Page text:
We think Japan is one of the most friendly, welcoming places to take your next vacation. It’s regularly ranked among the safest places in the world to live and visit, and there is definitely truth to the story of lost wallets, passports, and smartphones regularly being turned into a local police officer or train attendant. There should be no fear in coming to Japan. However, there is one important question you need to consider before your trip to Japan.
Is Free WiFi in Japan Safe?
Put the words “free” and “WiFi” in the same sentence and it can feel like winning the lottery! Who doesn’t want free WiFi, especially when you’re in a foreign country and can’t speak the language? But as with any technology designed to make the world a better place, there are always people who try abuse weaknesses in the technology free WiFi hotspots are no different. No matter what country you live in or visit, using free WiFi hotspots without protecting yourself runs a major risk of data theft; Japan is no exception. If you don’t take necessary steps to protect your smartphone or laptop, it’s possible that you are unknowingly allowing your personal information to be collected by strangers. No one wants to be the victim of data theft. So what precautions can you take to help lessen the possibility?
5 Ways to Protect Yourself when Using Free WiFi in Japan
The following tips for protecting your smartphone or laptop from data theft should be considered whenever you log in to free public WiFi-this even includes cafes, hotels, libraries and municipal accounts.
1. Use a VPN when connecting to a free WiFi hotspot.
VPNs are a great way to fight data theft when accessing free WiFi in Japan. What a VPN does is encrypt your data between two secure points. This means that if someone tries to collect your personal information while you are sending and receiving it between your smartphone or laptop and another website (this includes logging in to bank accounts, social media, e-mail, Skype, and more) the person trying to capture your information will only see confusing display of random letters, numbers, and characters. To get a VPN app for your smartphone or laptop, visit your device’s App Store and search for “VPN”.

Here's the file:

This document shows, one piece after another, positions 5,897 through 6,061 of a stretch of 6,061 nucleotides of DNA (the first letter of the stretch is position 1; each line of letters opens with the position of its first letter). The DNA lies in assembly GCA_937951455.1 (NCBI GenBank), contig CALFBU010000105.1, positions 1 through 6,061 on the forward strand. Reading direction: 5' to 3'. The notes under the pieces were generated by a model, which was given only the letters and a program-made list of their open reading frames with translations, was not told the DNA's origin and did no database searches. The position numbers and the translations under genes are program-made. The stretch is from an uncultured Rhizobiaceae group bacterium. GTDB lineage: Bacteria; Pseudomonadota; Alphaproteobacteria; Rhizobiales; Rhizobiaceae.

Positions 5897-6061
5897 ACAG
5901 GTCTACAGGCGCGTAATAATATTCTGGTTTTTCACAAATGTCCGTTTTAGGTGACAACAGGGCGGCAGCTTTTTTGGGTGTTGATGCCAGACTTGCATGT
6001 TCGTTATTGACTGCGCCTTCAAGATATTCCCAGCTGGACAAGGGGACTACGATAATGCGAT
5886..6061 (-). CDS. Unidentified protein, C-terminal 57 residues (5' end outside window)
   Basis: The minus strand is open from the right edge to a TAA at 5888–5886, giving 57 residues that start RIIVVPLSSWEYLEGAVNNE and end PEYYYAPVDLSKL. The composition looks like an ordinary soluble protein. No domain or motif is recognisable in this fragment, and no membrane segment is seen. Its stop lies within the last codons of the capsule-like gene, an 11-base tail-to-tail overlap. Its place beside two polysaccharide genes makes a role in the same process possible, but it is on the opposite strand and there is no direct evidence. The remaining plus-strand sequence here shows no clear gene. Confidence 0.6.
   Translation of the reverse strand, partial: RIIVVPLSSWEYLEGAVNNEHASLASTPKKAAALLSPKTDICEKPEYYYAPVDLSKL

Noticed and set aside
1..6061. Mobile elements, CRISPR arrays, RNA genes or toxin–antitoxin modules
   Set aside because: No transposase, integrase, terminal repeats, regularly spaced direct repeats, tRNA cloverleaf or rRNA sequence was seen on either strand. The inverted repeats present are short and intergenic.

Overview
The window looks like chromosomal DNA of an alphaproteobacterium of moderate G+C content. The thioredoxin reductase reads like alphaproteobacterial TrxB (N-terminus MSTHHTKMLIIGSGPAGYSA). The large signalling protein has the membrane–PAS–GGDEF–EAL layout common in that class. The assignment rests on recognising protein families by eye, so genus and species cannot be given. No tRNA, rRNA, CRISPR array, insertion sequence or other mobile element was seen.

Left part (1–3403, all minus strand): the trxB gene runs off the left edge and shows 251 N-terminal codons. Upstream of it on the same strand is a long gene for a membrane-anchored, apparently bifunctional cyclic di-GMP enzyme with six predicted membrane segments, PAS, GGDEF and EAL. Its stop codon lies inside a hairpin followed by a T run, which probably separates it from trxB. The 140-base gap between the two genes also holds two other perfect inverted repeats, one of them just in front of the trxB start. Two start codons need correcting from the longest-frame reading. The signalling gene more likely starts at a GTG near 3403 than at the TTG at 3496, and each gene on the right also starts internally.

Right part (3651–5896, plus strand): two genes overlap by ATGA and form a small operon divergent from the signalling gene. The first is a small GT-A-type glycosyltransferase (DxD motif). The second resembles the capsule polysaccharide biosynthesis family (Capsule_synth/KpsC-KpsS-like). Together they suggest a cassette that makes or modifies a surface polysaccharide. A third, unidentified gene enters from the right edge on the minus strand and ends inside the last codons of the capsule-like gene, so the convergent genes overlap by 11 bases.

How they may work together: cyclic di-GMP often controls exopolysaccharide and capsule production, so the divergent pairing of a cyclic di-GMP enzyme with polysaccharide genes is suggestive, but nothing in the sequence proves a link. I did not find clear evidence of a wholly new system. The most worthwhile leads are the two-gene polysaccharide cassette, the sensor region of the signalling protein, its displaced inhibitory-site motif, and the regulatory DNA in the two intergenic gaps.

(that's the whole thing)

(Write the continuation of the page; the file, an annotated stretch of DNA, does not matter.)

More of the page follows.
2. Never log in to a free WiFi hotspot that doesn’t require a password.
If you decide to connect to free WiFi in Japan that doesn’t require you to provide a password, we suggest that you do your best to keep unnecessary surfing to an absolute minimum. Free WiFi without a password is one way data thieves use to entice people to open the “data door” for them. This means if you’re lost in Japan and need to access Google Maps, then find your directions and disconnect to the hotspot as soon as possible.
3. Never log in to a free WiFi hotspot that has a generic name.
If a hotspot shows up with the name “Free WiFi”, you can likely read it as “Give me your personal information”. Hotspots that blatantly try to get you to log in are likely too good to be true. Legitimate hotspot providers will name their services appropriately, often with the company name, so if you see “Free WiFi,” don’t connect.
4. Create unique passwords for your accounts.
You can decrease potential data theft by creating unique passwords for each account you own (bank, e-mail, social media, etc.). If by chance you accidentally give up sensitive information, you can at least lessen your concerns knowing that no other accounts can be accessed by data thieves.
5. Connect to the Internet using a secure Japan WiFi rental.
Japan WiFi rentals like data SIM cards and portable WiFi routers can offer you secure connections, which means you don’t have to worry about Tips 1-4 (no VPNs, no hotspots names, no unique passwords, and no stolen data). For the price of a dinner for two, you can have WiFi access at your fingertips for your entire trip to Japan.
You Get What You Pay For
Free is not always “free” when your data is stolen. Don’t run the risk of giving up your personal information to strangers when it costs so little to prevent it from happening. Sakura Mobile offers a variety of Japan WiFi rentals that provide a secure. For more information on the many plans we offer, please visit our WiFi rental page. And if you don’t yet know what type of WiFi rental you need for your trip to Japan, we suggest looking at our comparison of data SIM cards vs. portable WiFi routers to find out which device is best for you.
“An ounce of prevention is worth a pound of cure.” Ben Franklin